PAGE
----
Insights into Editorial: Ending impunity under AFSPA

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Insights into Editorial: Ending impunity under AFSPA

11 July 2016

The Supreme Court of India recently ruled that the armed forces cannot escape investigation for excesses in the course of the discharge of their duty even in “disturbed areas”. This was observed by the court while hearing petitions demanding an inquiry into 1,528 deaths in counter-insurgency operations and related incidents in Manipur. In disturbed areas, security personnel enjoy statutory protection for their use of “special powers”.

Important observations made by the court:

The provisions of the Armed Forces (Special Powers) Act and the purported immunity it offers to the use of force “even to the extent of causing death” are not invincible. Such legal protection has to yield to larger principles of human rights, and no allegation of the use of excessive or retaliatory force can be ignored without a thorough inquiry. This is a requirement both of democracy and for the preservation of the rule of law.

What is Afspa?

Afspa, enacted in 1958, gives powers to the army and state and central police forces to shoot to kill, search houses and destroy any property that is “likely” to be used by insurgents in areas declared as “disturbed” by the home ministry. Security forces can “arrest without warrant” a person, who has committed or even “about to commit a cognizable offence” even on “reasonable suspicion”. It also protects them from legal processes for actions taken under the act.

Which states are under Afspa?

It is in force in Assam, Jammu and Kashmir, Nagaland, Manipur (except the Imphal municipal area). In Arunachal Pradesh, only the Tirap, Changlang and Longding districts plus a 20-km belt bordering Assam come under its purview. And in Meghalaya Afspa is confined to a 20-km area bordering Assam.

What are ‘disturbed’ areas?

The state or central government considers those areas as ‘disturbed’ “by reason of differences or disputes between members of different religious, racial, language or regional groups or castes or communities.”

How is a region declared ‘disturbed’?

Section (3) of the Afspa empowers the governor of the state or Union territory to issue an official notification in The Gazette of India, following which the Centre has the authority to send in armed forces for civilian aid. Once declared ‘disturbed’, the region has to maintain status quo for a minimum of three months, according to The Disturbed Areas (Special Courts) Act, 1976.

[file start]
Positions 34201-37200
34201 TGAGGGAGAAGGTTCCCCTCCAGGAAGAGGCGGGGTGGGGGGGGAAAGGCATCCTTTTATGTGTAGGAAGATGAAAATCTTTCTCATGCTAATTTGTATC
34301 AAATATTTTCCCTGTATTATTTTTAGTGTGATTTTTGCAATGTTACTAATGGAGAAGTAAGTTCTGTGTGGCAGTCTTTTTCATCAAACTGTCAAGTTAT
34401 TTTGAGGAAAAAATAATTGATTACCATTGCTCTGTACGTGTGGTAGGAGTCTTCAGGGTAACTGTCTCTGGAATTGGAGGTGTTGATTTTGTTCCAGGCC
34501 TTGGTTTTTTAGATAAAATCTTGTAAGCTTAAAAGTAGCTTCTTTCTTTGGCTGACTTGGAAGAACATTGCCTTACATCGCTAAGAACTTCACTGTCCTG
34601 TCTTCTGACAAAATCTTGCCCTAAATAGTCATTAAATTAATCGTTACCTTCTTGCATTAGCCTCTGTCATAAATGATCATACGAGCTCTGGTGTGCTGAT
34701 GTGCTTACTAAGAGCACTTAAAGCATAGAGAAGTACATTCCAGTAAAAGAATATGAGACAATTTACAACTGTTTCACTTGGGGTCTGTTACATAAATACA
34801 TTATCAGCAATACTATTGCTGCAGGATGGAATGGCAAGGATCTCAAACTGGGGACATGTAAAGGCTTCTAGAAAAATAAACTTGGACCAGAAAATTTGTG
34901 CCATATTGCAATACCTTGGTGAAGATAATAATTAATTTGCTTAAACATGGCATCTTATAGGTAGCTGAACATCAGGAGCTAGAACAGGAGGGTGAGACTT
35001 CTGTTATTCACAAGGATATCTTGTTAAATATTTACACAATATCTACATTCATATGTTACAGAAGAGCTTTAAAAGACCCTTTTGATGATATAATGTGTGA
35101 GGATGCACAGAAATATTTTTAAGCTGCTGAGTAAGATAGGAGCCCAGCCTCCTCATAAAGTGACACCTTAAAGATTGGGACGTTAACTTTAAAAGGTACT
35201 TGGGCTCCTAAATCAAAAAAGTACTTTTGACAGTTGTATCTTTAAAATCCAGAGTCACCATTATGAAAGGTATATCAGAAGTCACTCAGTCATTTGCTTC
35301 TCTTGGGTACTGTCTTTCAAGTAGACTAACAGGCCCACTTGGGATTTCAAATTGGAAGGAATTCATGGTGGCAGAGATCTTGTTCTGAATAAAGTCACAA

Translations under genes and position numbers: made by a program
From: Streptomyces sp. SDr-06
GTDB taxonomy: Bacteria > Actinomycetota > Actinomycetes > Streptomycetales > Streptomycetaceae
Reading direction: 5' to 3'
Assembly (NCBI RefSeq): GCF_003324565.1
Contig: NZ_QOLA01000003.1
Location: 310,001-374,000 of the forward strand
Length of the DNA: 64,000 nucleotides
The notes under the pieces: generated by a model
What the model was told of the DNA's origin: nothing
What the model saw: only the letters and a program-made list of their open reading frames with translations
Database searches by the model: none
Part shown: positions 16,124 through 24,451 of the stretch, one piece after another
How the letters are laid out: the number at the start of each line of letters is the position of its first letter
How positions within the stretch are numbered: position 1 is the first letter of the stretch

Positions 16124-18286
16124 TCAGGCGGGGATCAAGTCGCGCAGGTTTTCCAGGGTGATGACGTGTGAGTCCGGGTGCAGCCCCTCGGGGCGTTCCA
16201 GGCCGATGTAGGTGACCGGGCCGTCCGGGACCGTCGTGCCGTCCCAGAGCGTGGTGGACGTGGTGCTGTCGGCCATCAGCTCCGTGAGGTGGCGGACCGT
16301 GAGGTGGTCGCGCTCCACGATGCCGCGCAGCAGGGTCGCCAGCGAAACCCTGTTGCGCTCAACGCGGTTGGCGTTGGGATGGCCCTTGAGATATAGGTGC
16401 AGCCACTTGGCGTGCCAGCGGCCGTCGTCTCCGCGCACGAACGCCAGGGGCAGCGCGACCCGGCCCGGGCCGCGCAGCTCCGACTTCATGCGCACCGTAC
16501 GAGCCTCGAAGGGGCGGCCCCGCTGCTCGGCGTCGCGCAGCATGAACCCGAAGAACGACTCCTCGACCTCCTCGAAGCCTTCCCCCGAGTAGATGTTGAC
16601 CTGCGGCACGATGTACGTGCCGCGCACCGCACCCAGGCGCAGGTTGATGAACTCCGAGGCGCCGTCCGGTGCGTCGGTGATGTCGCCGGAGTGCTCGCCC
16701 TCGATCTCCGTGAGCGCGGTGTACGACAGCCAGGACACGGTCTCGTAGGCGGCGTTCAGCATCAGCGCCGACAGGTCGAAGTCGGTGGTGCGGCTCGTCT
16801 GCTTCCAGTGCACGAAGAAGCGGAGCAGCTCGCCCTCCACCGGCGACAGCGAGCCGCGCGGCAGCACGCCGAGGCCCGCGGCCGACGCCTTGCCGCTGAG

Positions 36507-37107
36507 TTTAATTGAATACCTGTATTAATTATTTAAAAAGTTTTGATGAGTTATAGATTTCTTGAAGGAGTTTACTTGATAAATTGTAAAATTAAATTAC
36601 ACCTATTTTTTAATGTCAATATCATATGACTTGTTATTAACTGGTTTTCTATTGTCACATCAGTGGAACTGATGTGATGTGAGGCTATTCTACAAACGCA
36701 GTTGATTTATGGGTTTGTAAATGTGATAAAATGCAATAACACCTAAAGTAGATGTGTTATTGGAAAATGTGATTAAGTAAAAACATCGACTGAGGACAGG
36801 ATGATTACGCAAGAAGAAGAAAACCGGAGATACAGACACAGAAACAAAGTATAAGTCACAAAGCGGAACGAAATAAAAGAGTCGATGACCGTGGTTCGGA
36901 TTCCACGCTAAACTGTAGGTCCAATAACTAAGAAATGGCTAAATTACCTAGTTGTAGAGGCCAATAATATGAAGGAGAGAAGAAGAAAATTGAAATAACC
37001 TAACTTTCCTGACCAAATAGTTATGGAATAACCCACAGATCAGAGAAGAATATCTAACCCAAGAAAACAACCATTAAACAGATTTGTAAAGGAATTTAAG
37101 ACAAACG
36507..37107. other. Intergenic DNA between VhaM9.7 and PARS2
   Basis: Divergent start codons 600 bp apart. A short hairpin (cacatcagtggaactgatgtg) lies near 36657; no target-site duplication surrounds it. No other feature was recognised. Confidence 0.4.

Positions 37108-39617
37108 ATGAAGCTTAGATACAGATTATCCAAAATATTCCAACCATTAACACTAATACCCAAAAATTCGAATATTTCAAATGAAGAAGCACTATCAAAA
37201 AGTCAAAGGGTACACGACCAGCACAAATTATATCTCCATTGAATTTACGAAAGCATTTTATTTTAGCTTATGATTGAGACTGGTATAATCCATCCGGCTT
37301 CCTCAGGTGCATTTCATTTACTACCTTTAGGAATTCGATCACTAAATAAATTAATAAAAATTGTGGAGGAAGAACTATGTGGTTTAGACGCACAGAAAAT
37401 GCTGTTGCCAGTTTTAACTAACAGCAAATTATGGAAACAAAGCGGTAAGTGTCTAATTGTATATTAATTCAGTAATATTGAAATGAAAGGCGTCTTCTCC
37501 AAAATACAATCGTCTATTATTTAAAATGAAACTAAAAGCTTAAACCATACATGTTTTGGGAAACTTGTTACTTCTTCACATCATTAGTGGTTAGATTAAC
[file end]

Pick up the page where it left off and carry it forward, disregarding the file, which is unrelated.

What is state government’s role?

The state governments can suggest whether the act is required to be enforced or not. But under Section (3) of the act, their opinion can be overruled by the governor or the Centre.

Is the act uniform in nature?

Initially, it was meant only for Assam and Manipur, where there was an insurgency by Naga militants. After the reorganisation of the northeast in 1971, the creation of new states like Manipur, Tripura, Meghalaya, Mizoram and Arunachal Pradesh paved the way for the Afspa to be amended, so that it could be applied to each of them. The amendments contain different sections as applicable to the situation in each state.

Why have AFSPA?

  • The army is opposed to the withdrawal of Afspa. Many argue that removal of the act will lead to demoralising the armed forces and see militants motivating locals to file lawsuits against the army.
  • Also, the forces are aware that they cannot afford to fail when called upon to safeguard the country’s integrity. Hence, they require the minimum legislation that is essential to ensure efficient utilization of combat capability. This includes safeguards from legal harassment and empowerment of its officers to decide on employment of the minimum force that they consider essential.
  • The absence of such a legal statute would adversely affect organizational flexibility and the utilization of the security capacity of the state. This would render the security forces incapable of fulfilling their assigned role.
  • AFSPA is necessary to maintain law and order in disturbed areas, otherwise things will go haywire. The law also dissuades advancement of terrorist activities in these areas.

Arguments against AFSPA:

  • Critics say the undemocratic act has failed to contain terrorism and restore normalcy in disturbed areas, as the number of armed groups has gone up after the act was established. Many even hold it responsible for the spiralling violence in areas it is in force.
  • Common people see it as ‘Right to Kill’ Act. Since its inception many Human Rights organizations and civil societies have been opposing it.
  • The decision of the government to declare a particular area ‘disturbed’ cannot be challenged in a court of law. Hence, several cases of human rights violations go unnoticed.
  • It is inhumane to make people live in curfew like conditions for their entire lives.
  • The justice Jeevan Reddy Committee was set up in 2005 to review Afspa and make recommendations. It recommended that Afspa should be repealed and the Unlawful Activities Protection Act strengthened to fight militancy.

Conclusion:

It is high time that concerted and sincere efforts are continuously made by the four stakeholders — civil society in Manipur, the insurgents, the State of Manipur and the Government of India to find a lasting and peaceful solution to the festering problem, with a little consideration from all quarters. It is never too late to bring peace and harmony in society. The verdict is likely to have far reaching consequences in places where security forces have been insulated by Afspa to carry out counter-insurgency operations.